The athlete must develop muscular strengthening workouts as well as stability around the groin and pelvic areas by engaging in specific exercises that are relevant to the demands of their activity or sport and range in difficulty, such as training for speed and jumping. Proper warm up is necessary before active work out. Another important consideration is the adductor muscles’ flexibility. Stretching frequently is encouraged.

If you are an athlete or a professional gymnast and keep doing strenuous exercise all day, it is essential for you to massage your lower thigh region to avoid adductor strain. Continuous exercise develops microtears in your tendons and if not given proper care, it may lead to the chronic tendinopathy and osteoarthritis. However, massaging your muscles and tendons before you sleep has a positive impact on the replenishment of your muscle tendons.

Products like mobility and muscular support may be beneficial by decreasing high impacts. Rest, adjustment of sport activities, cryotherapy, oral medications such non-steroidal anti-inflammatory drugs, manual therapy, and physiotherapy exercises are some of the therapies that have been suggested and are now used in clinical practise.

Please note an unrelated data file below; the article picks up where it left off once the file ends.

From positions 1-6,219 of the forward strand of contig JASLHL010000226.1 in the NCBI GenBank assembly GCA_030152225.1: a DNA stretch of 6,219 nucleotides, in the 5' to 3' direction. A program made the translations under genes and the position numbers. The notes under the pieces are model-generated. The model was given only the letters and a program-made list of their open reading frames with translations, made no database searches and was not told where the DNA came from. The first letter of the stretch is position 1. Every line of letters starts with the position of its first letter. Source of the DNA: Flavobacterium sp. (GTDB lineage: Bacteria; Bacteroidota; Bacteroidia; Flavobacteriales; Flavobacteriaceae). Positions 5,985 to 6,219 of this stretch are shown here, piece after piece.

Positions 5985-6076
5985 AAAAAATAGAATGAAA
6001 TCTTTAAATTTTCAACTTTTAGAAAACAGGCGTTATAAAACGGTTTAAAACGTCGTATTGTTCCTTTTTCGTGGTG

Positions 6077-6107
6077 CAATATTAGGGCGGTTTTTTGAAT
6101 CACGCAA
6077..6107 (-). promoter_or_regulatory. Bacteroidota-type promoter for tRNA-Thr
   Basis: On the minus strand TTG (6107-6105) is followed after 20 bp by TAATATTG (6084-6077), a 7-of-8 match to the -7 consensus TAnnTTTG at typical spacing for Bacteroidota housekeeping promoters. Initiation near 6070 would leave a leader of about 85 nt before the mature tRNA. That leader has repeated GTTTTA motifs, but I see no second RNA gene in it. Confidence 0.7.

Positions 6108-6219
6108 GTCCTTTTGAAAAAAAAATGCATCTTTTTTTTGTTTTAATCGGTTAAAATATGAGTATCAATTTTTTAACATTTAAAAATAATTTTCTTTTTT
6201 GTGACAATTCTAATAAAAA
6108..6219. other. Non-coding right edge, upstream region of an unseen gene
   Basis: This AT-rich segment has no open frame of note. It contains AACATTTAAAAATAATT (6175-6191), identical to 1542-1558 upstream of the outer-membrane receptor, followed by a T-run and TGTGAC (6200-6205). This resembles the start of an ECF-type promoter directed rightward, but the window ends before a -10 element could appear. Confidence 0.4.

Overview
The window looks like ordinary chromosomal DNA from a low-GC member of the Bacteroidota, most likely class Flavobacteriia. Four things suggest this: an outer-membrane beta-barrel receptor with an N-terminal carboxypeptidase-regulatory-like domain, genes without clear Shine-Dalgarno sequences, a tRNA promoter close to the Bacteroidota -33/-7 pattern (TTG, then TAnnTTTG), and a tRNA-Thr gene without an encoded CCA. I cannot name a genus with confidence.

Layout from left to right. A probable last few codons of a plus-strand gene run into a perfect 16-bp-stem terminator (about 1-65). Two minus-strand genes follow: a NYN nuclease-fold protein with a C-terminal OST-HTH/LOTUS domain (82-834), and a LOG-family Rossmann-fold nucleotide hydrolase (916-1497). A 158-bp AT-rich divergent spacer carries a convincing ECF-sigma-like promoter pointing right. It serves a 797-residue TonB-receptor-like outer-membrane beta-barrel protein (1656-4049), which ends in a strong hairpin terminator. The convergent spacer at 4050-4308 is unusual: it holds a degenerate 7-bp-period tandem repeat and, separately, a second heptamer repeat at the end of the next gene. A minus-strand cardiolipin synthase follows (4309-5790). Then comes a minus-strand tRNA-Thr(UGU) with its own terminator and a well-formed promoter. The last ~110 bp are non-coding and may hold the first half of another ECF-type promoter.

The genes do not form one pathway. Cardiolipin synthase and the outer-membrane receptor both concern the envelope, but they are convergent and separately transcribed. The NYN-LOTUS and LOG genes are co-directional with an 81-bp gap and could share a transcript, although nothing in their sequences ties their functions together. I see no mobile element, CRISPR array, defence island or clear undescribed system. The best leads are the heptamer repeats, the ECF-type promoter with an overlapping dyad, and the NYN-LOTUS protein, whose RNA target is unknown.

Bottom line

Effective treatment and the long-term management of symptoms depend on an understanding of the stage of the pathologies. Early on, there is a potential that symptoms will go away, but a degenerating tendon needs long-term care to prevent rupture or the need to discontinue all activities. Since everyone responds differently to treatment, there is no one method for managing tendinopathy. While physical therapy is failing to relieve pain, you can use medical treatments, although caution must be exercised when using steroids. You may need to stick to the program for several weeks before you see a real change. If you continue to have pain, you should consult your doctor or a physiotherapist to get additional help.